For many, the clicking and clunking of their joints as they hurry around a football pitch is a pretty normal occurrence.
For some, it could even be the first thing they hear when they get out of bed on a morning.
Sit inside the dressing room of any Sunday morning football team this weekend and there will be at least a few players complaining of this type of thing.
Loading article content
Sit inside the dressing room of an over 40's team and the chances of it happening have probably increased ten fold.
Clicks and clunks in knee joints are where these sounds are particularly audible and some people even take great delight in trying to reproduce the sound to an audience.
To any one who will listen, family, team mates, or even a physio, the clicking and clunking is often proudly displayed and for some grassroots players is nothing more that an inevitable consequence of years of twisting and turning.
The question of "why does my knee click"? is one of the most popular I get inside my physio room from my patients and is one of the easiest to understand.
It's wear and tear in your joints.
The knee joint is designed to offer support and cushion and even absorb the shock it receives from the impact of hard surfaces or twisting repeatedly.
But over time, and as you clock up the games, this cartilage wears thin and instead of the ones in your knee rubbing softly against each other, somewhere around the age of 40 these bones are now rubbing directly against each other.
And because these bones are very tough and very hard, inevitably it causes a noise.
It can also happen because the muscles in your leg become weak.
When a muscle is not as strong as it could be, the knee cap isn't held in the right position and it to can clunk and crack its way into and out of position as your knee bends. Still, its pretty normal and very common.
But the noises aren't necessarily associated with pain. It's often just the first sign that trouble is on the way.
Eventually the bones clunking and rubbing together will have the same effect as two bits of sandpaper rubbing together and you could end up with rough surfaces and even holes in the bones.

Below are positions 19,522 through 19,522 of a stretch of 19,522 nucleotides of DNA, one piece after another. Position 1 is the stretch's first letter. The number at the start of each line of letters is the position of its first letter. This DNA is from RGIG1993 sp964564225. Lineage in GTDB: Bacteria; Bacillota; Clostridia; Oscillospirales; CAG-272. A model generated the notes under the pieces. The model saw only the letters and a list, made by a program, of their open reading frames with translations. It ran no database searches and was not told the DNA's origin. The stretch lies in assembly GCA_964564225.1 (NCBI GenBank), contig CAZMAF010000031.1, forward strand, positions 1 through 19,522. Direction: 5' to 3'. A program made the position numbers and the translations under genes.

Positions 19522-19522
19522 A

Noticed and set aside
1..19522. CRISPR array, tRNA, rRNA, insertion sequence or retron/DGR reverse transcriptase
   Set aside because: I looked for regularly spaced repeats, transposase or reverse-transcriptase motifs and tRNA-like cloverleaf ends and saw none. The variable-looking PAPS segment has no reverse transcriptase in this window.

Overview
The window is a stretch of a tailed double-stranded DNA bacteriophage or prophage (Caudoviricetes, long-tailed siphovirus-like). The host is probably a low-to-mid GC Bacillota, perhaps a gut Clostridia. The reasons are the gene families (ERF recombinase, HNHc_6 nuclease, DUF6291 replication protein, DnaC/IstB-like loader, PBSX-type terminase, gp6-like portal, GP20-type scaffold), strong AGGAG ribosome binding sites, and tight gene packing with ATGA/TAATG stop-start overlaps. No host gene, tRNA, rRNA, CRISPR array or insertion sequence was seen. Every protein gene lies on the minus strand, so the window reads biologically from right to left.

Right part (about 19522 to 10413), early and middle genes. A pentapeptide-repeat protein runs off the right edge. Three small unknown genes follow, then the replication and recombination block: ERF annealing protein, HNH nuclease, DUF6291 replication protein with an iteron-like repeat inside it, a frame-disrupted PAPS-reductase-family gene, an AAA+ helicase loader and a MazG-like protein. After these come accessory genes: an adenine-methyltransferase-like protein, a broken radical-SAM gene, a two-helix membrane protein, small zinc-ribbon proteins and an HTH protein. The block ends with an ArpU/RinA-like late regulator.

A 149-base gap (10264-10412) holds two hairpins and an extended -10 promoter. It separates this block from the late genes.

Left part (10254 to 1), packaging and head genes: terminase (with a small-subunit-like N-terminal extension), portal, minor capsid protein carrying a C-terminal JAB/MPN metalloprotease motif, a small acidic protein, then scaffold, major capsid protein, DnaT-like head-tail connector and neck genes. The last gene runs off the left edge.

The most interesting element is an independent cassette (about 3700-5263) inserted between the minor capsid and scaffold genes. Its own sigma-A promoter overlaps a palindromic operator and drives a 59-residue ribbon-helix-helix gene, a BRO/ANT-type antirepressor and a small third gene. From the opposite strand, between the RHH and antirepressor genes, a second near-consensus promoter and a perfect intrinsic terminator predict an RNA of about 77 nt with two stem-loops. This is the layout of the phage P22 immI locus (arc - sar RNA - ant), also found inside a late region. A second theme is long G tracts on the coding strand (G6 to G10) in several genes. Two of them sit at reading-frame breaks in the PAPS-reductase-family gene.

This is where the pain sets in and your knee begins to swell and will take longer to recover after games.
The next step for the grassroots player is to opt for the knee support and this will help, but only for a while.
Inevitably these things have a habit of getting more and more painful and eventually the only option is to go under the knife with a surgeon and have the knee cleared out with keyhole surgery.
Cartilage injuries are pretty common in the professional game too. Hartlepool United's Jordan Richards last week went under the knife for a cartilage problem and is likely to be out for the remainder of the season.
Because of his young age, it's very unlikely that he is suffering from the degenerative type of knee problem I've just described, although it is possible in rare cases.
Somebody in their early 20's is more likely suffering from one of the shock absorbers, called the meniscus, being damaged by an impact or a twist in which the cartilage is directly torn, as opposed to slowly wearing away.
If you're suffering from the former, the degenerative type of cartilage problem, and the clicks and clunks are happening, my advice is to strengthen the knee muscles, your quads and hamstrings, as much as possible.
The stronger that those muscles are the more likely your knee will work in the correct position and the less likely that you'll get the sounds.
Crucially you'll be reducing the risk of the sand paper effect and the pain that awaits.